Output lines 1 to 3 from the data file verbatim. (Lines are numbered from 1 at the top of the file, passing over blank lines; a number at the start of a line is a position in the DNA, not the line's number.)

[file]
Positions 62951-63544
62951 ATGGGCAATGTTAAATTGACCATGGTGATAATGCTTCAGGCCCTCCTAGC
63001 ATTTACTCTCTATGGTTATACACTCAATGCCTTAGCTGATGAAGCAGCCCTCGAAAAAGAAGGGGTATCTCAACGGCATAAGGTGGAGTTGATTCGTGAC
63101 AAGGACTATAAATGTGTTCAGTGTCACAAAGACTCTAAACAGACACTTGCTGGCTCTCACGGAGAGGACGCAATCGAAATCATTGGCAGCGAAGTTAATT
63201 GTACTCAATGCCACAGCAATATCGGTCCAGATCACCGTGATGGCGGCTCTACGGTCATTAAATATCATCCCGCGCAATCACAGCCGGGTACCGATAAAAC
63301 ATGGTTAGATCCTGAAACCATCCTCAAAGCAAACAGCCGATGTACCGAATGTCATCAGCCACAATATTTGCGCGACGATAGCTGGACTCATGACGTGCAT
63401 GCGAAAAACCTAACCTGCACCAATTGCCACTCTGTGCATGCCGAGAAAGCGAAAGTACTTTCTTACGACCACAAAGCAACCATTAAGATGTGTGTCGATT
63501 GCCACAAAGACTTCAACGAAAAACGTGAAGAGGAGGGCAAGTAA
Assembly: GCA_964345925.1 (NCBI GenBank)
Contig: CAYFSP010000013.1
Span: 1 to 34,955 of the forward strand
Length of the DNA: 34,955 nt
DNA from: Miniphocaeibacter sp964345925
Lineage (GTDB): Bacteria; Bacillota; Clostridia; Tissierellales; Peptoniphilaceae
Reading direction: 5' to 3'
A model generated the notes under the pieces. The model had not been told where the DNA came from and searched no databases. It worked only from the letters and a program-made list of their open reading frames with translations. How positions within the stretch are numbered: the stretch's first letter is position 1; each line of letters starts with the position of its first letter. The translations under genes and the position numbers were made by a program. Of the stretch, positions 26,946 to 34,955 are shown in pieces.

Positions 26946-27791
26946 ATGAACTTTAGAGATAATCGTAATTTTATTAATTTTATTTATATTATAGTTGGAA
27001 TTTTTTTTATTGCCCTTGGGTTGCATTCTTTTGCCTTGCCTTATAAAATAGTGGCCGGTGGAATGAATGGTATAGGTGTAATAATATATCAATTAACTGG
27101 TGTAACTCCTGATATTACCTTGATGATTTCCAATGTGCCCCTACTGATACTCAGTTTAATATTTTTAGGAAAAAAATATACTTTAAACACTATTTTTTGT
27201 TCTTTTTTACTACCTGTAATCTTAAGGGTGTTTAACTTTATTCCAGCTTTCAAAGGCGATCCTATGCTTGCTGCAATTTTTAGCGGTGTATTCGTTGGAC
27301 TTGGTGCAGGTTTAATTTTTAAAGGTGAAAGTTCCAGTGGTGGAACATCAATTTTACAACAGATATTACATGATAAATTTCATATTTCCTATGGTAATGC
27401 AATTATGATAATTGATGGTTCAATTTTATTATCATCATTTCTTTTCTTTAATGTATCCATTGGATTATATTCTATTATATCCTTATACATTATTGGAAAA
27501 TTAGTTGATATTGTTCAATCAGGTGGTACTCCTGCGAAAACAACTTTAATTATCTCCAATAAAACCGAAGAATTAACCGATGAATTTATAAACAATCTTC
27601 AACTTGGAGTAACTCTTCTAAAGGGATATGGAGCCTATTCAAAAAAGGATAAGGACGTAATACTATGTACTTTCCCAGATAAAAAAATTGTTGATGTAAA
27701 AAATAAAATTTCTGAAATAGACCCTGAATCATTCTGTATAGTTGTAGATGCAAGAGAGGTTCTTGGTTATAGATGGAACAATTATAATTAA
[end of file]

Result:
Positions 62951-63544
62951 ATGGGCAATGTTAAATTGACCATGGTGATAATGCTTCAGGCCCTCCTAGC
63001 ATTTACTCTCTATGGTTATACACTCAATGCCTTAGCTGATGAAGCAGCCCTCGAAAAAGAAGGGGTATCTCAACGGCATAAGGTGGAGTTGATTCGTGAC